The US Department of Justice has petitioned the 3rd District Court of Appeals for the right to request cellphone location data without a warrant.
While law enforcement agencies have been requesting this data from cell phone companies for years, the legality of this practice has always been a bit ill-defined. This case seeks to clarify the regulations surrounding this practice. DOJ spokesmen have said that this practice would not violate 4th Amendment rights because the records are already kept by cell phone companies.
Apparently, it’s not just Google that wants to know where you are now.
The ACLU and the Electronic Frontier Foundation are both predictably up in arms over this potentially damaging petition. Kevin Bankston, a lawyer arguing on behalf of the EFF in this case, said that, “this is a critical question for privacy in the 21st century. If the courts do side with the government, that means that everywhere we go, in the real world and online, will be an open book to the government unprotected by the Fourth Amendment.”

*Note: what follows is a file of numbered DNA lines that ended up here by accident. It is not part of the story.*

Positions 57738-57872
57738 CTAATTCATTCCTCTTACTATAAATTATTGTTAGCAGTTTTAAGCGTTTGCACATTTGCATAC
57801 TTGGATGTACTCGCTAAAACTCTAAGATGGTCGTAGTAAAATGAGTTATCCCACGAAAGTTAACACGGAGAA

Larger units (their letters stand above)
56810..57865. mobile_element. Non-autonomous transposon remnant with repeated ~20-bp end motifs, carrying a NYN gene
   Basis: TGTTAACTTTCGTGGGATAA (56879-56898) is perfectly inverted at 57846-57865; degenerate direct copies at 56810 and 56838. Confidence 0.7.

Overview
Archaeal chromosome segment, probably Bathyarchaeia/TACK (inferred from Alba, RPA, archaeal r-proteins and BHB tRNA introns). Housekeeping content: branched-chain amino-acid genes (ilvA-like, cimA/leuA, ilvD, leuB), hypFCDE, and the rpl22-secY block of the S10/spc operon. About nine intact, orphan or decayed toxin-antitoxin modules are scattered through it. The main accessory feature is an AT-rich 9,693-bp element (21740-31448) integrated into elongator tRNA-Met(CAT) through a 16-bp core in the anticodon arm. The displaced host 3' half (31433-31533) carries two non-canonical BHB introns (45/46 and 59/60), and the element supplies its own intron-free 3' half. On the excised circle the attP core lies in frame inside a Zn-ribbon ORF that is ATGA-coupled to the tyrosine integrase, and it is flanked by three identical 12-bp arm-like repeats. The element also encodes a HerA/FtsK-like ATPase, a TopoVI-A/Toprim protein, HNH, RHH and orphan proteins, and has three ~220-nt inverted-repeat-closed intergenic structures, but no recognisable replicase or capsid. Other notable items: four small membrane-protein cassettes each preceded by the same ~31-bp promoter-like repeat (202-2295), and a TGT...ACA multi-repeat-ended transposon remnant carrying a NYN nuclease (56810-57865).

Lower courts have ruled in favor of upholding privacy regulations. US Magistrate Judge Lisa Lenihan of PA ruled that the proposed regulations violated Fourth Amendment rights to privacy. She was also concerned “that location information can reveal sensitive information such as health treatments, financial difficulties, marital counseling, and extra-marital affairs.”
While warrant-less location requests would certainly make the DOJ’s (and many other agencies’) jobs easier, it’s hugely damaging for privacy. While it is time-consuming to get warrants, not doing so seems to violate the Fourth Amendment. Plus, if the DOJ really wants to know what a suspect is doing, they should just look at their Google Buzz profile.